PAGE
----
Gainesville Regional Utilities’ internet service is being upgraded to provide faster upload speeds and continued unlimited data usage for customers specifically in apartment and condo complexes — but the broader issue of expanding into homes remains an issue in the city.
Gator Net’s boost to upload speeds will make it the first internet provider in Gainesville to offer “symmetrical service,” which refers to equal upload and download speeds, said Wayne Wishart, business director of GRUCom, which oversees Gator Net as well as GRU’s internet service to businesses.
“This really distinguishes us from the other service providers in town that are technologically limited and aren’t able to provide that class of service,” he told WUFT News this week. “It’s sort of a unique aspect of our internet.”
Even before the upgrades, Gator Net’s speed was the fastest residential internet in Gainesville, Wishart said, and it’s the only provider to offer internet service via completely fiber-optic cable, which is considered a better quality than copper.
No customers’ rates will increase directly because the overall bill is paid for by management at the roughly 50 apartment and condo complexes under Gator Net, Wishart said. Most of the complexes had already been upgraded by Thursday, while the remaining ones will be wrapped up over the next two to three weeks.
Such advancements are what Bryan Eastman — co-founder of Connected Gainesville, which isn’t affiliated with GRU — wants available to all Alachua County residents, not just some in Gainesville.
“[Faster internet] is a great start, but we really need to make sure everyone can afford this and that it’s accessible to everyone,” Eastman said.
Connected Gainesville, an activist group that seeks to bring affordable and dependable broadband throughout the county, launched Jan. 31 as a response to residents’ grievances about expensive and unreliable internet.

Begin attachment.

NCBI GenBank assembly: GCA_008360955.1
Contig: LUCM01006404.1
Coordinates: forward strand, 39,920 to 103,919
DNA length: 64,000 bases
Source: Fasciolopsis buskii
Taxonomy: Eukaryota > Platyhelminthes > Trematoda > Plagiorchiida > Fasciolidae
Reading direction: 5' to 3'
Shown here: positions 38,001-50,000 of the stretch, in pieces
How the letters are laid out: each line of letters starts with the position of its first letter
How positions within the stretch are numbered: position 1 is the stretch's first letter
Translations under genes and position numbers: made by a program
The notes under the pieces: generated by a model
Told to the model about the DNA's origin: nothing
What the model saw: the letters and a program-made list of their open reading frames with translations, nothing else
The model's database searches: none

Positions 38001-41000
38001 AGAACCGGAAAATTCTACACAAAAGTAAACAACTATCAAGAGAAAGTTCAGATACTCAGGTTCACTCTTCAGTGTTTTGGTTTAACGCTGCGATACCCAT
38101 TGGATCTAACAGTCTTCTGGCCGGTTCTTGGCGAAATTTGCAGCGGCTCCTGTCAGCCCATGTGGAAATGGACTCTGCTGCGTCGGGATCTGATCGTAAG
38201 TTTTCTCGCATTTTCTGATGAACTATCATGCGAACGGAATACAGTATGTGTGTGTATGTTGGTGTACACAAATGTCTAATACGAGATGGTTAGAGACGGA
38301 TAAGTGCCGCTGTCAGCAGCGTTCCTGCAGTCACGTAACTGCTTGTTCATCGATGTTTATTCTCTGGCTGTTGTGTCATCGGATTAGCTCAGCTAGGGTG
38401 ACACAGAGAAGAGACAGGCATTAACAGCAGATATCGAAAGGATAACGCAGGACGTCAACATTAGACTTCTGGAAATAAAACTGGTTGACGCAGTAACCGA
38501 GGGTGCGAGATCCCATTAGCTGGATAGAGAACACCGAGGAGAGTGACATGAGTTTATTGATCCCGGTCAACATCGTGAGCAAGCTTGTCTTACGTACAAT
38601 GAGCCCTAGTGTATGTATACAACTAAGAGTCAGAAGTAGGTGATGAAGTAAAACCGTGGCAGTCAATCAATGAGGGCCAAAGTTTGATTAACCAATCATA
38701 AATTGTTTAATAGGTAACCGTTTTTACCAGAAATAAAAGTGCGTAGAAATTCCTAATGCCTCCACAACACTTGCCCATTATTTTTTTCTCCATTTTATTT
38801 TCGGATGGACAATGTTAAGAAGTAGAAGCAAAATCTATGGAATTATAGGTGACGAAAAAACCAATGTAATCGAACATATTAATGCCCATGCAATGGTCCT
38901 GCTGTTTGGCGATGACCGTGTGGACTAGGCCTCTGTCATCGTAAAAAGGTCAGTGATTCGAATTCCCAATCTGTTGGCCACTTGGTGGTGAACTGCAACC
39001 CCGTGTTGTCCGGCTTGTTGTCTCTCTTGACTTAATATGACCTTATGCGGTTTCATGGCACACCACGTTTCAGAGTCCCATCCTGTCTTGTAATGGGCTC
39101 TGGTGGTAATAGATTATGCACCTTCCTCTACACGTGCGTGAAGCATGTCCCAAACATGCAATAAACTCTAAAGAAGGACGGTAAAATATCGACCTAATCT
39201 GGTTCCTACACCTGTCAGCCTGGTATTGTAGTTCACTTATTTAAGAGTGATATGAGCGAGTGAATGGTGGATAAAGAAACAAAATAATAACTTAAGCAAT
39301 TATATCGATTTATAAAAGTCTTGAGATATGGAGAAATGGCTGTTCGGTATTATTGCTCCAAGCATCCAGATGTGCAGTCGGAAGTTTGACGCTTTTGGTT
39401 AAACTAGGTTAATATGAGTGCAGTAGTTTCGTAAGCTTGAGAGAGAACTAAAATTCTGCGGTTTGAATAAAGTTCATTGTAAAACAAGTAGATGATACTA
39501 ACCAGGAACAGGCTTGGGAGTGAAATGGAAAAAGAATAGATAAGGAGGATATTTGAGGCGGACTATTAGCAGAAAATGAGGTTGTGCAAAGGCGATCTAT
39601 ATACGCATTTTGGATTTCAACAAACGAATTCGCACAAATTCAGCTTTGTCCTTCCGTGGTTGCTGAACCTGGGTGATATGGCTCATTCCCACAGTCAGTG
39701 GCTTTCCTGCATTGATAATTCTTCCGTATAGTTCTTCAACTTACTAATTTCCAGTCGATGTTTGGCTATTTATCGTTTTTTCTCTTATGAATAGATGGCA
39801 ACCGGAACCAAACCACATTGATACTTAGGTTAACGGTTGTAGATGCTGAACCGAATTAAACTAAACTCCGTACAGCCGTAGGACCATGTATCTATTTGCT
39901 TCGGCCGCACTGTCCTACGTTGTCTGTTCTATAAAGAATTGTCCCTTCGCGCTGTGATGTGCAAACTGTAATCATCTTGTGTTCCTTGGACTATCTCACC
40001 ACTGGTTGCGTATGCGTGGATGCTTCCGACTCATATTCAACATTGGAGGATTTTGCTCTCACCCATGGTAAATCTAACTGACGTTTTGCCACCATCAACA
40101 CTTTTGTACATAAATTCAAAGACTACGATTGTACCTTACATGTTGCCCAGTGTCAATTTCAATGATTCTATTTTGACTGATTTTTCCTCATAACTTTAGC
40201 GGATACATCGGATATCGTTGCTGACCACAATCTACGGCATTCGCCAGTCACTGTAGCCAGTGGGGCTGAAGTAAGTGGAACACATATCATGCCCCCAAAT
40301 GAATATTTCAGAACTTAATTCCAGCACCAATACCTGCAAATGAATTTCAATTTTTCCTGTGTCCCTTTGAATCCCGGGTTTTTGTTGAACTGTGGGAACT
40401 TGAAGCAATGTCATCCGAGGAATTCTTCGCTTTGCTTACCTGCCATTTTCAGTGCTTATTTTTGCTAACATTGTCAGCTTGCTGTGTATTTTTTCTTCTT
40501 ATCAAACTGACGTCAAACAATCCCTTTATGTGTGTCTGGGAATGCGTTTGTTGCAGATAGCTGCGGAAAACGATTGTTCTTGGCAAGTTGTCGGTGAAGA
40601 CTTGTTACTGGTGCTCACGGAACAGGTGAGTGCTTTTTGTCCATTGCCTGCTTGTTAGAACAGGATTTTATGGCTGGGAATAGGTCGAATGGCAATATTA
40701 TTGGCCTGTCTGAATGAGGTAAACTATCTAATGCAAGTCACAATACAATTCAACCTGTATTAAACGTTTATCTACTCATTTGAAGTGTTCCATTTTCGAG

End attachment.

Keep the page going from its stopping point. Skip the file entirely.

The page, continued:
Adrian Hayes-Santos, a Gainesville city commissioner and supporter of the Connected Gainesville initiative, said he is aware of the struggle residents face.
For those it reaches, GRUCom’s internet is a standard for quality internet service, he said, but many don’t have access to it.
“We have the highest prices in the state, and I’m tired, and I know Gainesville residents are tired,” Hayes-Santos said. “I get emails and calls every day asking what can we do.”
Wishart said expanding beyond businesses and multi-family complexes and to neighborhoods isn’t currently part of GRUCom’s business model because it is a “difficult business case to make based upon risk assessment.”
Expanding to residential areas is risky, he said, because GRUCom would have to pay to build the costly infrastructure necessary to provide fiber-optic service without a guarantee that people will switch to its services.
Apartment complexes and businesses, on the other hand, sign contracts before GRUCom builds the infrastructure, ensuring a return on investment, Wishart said.
Additionally, Florida law prohibits a municipal utility, such as GRU, from making such a risky investment because it uses taxpayers’ money.
GRUCom could expand its services throughout Gainesville, but it would require pushing the company in that direction through policy and a vote from the City Commission, said Eastman, of Connected Gainesville.
Connected Gainesville plans to investigate ways for such an expansion in the coming months, Eastman said. Similar efforts have been successful in Chattanooga, Tennessee, and Lafayette, Louisiana. However, “that may not work for our community,” he added.
For right now, GRUCom’s focus is only on businesses and student housing, Wishart said, but it expects to coordinate with Connected Gainesville in the future.
“The conversation with Connected Gainesville is really early, and we will be engaged in that conversation,” he said. “What that outcome looks like, I can’t speculate on.”